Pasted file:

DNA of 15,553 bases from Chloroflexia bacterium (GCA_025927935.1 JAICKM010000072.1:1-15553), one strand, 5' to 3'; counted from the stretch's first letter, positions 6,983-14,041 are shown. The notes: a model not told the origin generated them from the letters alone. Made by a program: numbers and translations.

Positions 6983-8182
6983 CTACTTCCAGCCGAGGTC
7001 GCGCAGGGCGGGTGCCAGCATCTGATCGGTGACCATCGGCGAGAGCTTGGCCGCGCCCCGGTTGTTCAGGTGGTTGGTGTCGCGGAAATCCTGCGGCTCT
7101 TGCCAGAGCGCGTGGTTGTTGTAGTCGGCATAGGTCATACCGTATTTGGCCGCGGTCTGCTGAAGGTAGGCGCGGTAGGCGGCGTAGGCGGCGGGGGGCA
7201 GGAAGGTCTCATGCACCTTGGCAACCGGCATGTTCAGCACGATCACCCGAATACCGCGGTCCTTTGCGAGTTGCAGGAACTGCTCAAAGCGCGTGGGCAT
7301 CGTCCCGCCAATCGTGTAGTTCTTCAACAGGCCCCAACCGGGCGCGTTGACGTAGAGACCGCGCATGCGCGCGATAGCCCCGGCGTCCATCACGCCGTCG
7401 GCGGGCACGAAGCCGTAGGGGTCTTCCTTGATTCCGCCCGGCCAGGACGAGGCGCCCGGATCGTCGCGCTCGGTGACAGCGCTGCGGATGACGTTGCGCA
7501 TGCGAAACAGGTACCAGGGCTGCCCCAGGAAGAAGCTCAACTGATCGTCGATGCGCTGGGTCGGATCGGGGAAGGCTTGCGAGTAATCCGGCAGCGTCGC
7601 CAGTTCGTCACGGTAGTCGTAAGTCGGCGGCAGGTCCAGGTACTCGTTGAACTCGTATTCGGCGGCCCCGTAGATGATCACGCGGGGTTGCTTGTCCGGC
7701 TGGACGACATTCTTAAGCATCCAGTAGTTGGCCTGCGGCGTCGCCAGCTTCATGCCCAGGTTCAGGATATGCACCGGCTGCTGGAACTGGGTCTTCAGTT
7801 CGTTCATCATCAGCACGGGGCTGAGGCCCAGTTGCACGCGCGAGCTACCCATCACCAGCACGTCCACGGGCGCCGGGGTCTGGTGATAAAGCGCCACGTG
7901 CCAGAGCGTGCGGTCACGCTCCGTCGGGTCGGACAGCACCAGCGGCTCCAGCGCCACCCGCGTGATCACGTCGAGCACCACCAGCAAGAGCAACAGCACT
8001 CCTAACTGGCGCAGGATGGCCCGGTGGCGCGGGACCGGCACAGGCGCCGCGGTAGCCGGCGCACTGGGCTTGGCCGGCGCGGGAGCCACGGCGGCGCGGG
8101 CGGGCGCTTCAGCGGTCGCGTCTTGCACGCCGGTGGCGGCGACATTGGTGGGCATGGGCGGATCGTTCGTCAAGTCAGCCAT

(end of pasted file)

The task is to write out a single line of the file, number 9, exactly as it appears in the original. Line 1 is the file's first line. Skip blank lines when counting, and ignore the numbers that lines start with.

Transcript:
7501 TGCGAAACAGGTACCAGGGCTGCCCCAGGAAGAAGCTCAACTGATCGTCGATGCGCTGGGTCGGATCGGGGAAGGCTTGCGAGTAATCCGGCAGCGTCGC